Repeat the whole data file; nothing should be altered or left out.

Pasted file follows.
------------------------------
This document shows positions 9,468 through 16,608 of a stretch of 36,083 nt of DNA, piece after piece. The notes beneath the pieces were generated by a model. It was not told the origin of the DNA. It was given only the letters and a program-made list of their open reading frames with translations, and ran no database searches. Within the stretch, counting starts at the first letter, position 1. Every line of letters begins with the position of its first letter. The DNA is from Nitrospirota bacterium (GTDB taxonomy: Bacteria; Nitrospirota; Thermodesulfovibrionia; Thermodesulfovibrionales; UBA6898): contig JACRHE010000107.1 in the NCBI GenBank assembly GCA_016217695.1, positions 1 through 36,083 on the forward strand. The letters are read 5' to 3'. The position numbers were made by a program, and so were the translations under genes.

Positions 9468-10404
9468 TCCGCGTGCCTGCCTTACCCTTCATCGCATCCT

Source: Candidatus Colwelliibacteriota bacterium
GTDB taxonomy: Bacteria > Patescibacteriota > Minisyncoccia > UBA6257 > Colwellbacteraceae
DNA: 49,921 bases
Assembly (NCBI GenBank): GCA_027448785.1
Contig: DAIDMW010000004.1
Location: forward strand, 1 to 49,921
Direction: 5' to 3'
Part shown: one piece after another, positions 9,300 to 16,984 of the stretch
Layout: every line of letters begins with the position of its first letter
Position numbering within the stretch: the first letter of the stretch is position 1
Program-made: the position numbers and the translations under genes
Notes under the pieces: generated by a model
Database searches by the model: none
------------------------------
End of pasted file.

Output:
This document shows positions 9,468 through 16,608 of a stretch of 36,083 nt of DNA, piece after piece. The notes beneath the pieces were generated by a model. It was not told the origin of the DNA. It was given only the letters and a program-made list of their open reading frames with translations, and ran no database searches. Within the stretch, counting starts at the first letter, position 1. Every line of letters begins with the position of its first letter. The DNA is from Nitrospirota bacterium (GTDB taxonomy: Bacteria; Nitrospirota; Thermodesulfovibrionia; Thermodesulfovibrionales; UBA6898): contig JACRHE010000107.1 in the NCBI GenBank assembly GCA_016217695.1, positions 1 through 36,083 on the forward strand. The letters are read 5' to 3'. The position numbers were made by a program, and so were the translations under genes.

Positions 9468-10404
9468 TCCGCGTGCCTGCCTTACCCTTCATCGCATCCT

Source: Candidatus Colwelliibacteriota bacterium
GTDB taxonomy: Bacteria > Patescibacteriota > Minisyncoccia > UBA6257 > Colwellbacteraceae
DNA: 49,921 bases
Assembly (NCBI GenBank): GCA_027448785.1
Contig: DAIDMW010000004.1
Location: forward strand, 1 to 49,921
Direction: 5' to 3'
Part shown: one piece after another, positions 9,300 to 16,984 of the stretch
Layout: every line of letters begins with the position of its first letter
Position numbering within the stretch: the first letter of the stretch is position 1
Program-made: the position numbers and the translations under genes
Notes under the pieces: generated by a model
Database searches by the model: none